Una McCormack's science fiction novella was a thought-provoking surprise. Monica Greatorex, a famous journalist, is contemplating the six decades of her life, the condition of the world she grew up in, the changes that have taken place, the politics of the known worlds...and their repercussions.
She's traveled widely, reporting on wars, migration, and suffering, and now she is returning to the almost abandoned world that sheltered and cosseted her until she was twelve.
As millions of refugees are fleeing to the Commonwealth and the Core, Monica heads the other way, despite knowing that "they are coming." She is accompanied by her jenjer Gale, a genetically modified human being, Monica has a one-way ticket to Sienna, and from there, she will go to Torello, her small hometown.
The jenjer are mentioned, but not truly explained. They are indentured servants, taken for granted, reliant on medication. Until the conclusion, they are kept quite vague. The technique works well--I was immediately curious, wanting more information, and subtly prepared for what would come.
On Monica's arrival to her childhood planet and small hometown, her memories immediately surface, giving her more clarity, more detail of past circumstances, and more understanding of how the Commonwealth insured its own decline. The reflection on her childhood understanding of events has had a subconscious effect on her life that she only confronts and clearly comprehends at sixty.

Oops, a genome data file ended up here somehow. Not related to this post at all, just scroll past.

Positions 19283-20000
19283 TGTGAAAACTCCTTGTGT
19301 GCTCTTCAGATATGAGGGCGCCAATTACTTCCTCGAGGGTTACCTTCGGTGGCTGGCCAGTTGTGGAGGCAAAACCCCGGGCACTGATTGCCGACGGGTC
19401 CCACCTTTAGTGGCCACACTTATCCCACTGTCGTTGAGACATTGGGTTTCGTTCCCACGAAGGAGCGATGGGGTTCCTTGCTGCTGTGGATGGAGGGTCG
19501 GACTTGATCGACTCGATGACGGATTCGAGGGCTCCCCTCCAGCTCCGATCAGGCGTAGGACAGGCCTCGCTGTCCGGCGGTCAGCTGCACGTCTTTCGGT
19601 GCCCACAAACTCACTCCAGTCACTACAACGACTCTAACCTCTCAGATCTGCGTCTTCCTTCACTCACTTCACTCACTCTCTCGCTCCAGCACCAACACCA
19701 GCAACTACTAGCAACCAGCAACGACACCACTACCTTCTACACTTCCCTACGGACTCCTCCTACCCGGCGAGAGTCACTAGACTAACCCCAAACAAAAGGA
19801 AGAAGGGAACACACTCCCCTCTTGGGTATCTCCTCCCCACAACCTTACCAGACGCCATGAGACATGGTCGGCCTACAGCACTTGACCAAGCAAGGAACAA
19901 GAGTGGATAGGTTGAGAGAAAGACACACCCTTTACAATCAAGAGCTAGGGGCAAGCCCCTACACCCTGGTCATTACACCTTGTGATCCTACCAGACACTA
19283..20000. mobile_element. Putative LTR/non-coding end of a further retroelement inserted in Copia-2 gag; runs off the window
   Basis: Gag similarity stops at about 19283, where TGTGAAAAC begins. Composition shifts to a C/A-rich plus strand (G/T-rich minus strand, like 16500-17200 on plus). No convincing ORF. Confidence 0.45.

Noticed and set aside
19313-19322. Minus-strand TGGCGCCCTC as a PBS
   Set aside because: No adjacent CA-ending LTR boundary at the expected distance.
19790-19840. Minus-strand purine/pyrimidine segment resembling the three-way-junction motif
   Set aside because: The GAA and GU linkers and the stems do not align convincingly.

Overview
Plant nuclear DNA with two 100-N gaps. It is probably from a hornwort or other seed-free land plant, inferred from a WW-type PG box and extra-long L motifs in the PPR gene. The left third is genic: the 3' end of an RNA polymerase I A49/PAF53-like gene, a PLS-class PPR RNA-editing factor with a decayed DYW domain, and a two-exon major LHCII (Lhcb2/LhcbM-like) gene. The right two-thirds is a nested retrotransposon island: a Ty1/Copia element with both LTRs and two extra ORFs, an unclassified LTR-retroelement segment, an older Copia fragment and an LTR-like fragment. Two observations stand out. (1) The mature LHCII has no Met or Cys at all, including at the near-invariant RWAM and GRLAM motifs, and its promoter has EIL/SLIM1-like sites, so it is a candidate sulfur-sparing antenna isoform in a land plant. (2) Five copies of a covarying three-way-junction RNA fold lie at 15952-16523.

McCormack's understated approach to Monica's life refuses to give an overly emotional account of what will be the end of the worlds as Monica has known them. Monica the journalist is in action, not writing and recording, but prepared to bear witness.
The beginning is slow and cryptic, but as soon as Monica and Gale arrive in Torello, the story takes a curious and more intriguing turn as we view events through the eyes of twelve-year-old Monnie.
I definitely want more of Una McCormack.
Science Fiction/Contemporary relevance. May 14, 2019. Print length: 112 pages